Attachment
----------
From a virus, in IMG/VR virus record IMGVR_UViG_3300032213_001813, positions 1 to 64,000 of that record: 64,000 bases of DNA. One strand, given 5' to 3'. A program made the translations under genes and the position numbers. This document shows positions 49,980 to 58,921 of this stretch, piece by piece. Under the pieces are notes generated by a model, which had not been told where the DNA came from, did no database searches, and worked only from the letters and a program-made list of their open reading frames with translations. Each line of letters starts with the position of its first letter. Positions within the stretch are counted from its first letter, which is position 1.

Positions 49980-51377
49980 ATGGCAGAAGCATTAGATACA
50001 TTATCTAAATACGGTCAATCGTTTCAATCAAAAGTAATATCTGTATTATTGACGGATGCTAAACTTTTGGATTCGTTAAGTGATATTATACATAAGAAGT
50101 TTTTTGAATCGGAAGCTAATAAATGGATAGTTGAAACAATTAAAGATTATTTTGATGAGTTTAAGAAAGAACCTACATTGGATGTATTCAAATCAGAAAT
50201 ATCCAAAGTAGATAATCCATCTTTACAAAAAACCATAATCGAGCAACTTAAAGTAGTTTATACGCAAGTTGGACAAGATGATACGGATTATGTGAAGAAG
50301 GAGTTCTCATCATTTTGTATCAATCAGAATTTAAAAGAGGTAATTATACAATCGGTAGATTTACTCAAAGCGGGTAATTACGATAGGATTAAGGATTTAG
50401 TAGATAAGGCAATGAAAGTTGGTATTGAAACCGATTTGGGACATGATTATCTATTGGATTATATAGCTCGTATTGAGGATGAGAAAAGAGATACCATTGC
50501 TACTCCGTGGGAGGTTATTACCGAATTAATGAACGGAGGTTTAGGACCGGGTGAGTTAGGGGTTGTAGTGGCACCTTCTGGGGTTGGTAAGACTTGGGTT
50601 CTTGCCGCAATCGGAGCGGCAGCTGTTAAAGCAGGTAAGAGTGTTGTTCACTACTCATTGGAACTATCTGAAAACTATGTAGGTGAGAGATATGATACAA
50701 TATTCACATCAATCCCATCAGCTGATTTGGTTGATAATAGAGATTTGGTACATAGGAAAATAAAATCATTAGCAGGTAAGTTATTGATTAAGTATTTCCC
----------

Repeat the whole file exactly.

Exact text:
From a virus, in IMG/VR virus record IMGVR_UViG_3300032213_001813, positions 1 to 64,000 of that record: 64,000 bases of DNA. One strand, given 5' to 3'. A program made the translations under genes and the position numbers. This document shows positions 49,980 to 58,921 of this stretch, piece by piece. Under the pieces are notes generated by a model, which had not been told where the DNA came from, did no database searches, and worked only from the letters and a program-made list of their open reading frames with translations. Each line of letters starts with the position of its first letter. Positions within the stretch are counted from its first letter, which is position 1.

Positions 49980-51377
49980 ATGGCAGAAGCATTAGATACA
50001 TTATCTAAATACGGTCAATCGTTTCAATCAAAAGTAATATCTGTATTATTGACGGATGCTAAACTTTTGGATTCGTTAAGTGATATTATACATAAGAAGT
50101 TTTTTGAATCGGAAGCTAATAAATGGATAGTTGAAACAATTAAAGATTATTTTGATGAGTTTAAGAAAGAACCTACATTGGATGTATTCAAATCAGAAAT
50201 ATCCAAAGTAGATAATCCATCTTTACAAAAAACCATAATCGAGCAACTTAAAGTAGTTTATACGCAAGTTGGACAAGATGATACGGATTATGTGAAGAAG
50301 GAGTTCTCATCATTTTGTATCAATCAGAATTTAAAAGAGGTAATTATACAATCGGTAGATTTACTCAAAGCGGGTAATTACGATAGGATTAAGGATTTAG
50401 TAGATAAGGCAATGAAAGTTGGTATTGAAACCGATTTGGGACATGATTATCTATTGGATTATATAGCTCGTATTGAGGATGAGAAAAGAGATACCATTGC
50501 TACTCCGTGGGAGGTTATTACCGAATTAATGAACGGAGGTTTAGGACCGGGTGAGTTAGGGGTTGTAGTGGCACCTTCTGGGGTTGGTAAGACTTGGGTT
50601 CTTGCCGCAATCGGAGCGGCAGCTGTTAAAGCAGGTAAGAGTGTTGTTCACTACTCATTGGAACTATCTGAAAACTATGTAGGTGAGAGATATGATACAA
50701 TATTCACATCAATCCCATCAGCTGATTTGGTTGATAATAGAGATTTGGTACATAGGAAAATAAAATCATTAGCAGGTAAGTTATTGATTAAGTATTTCCC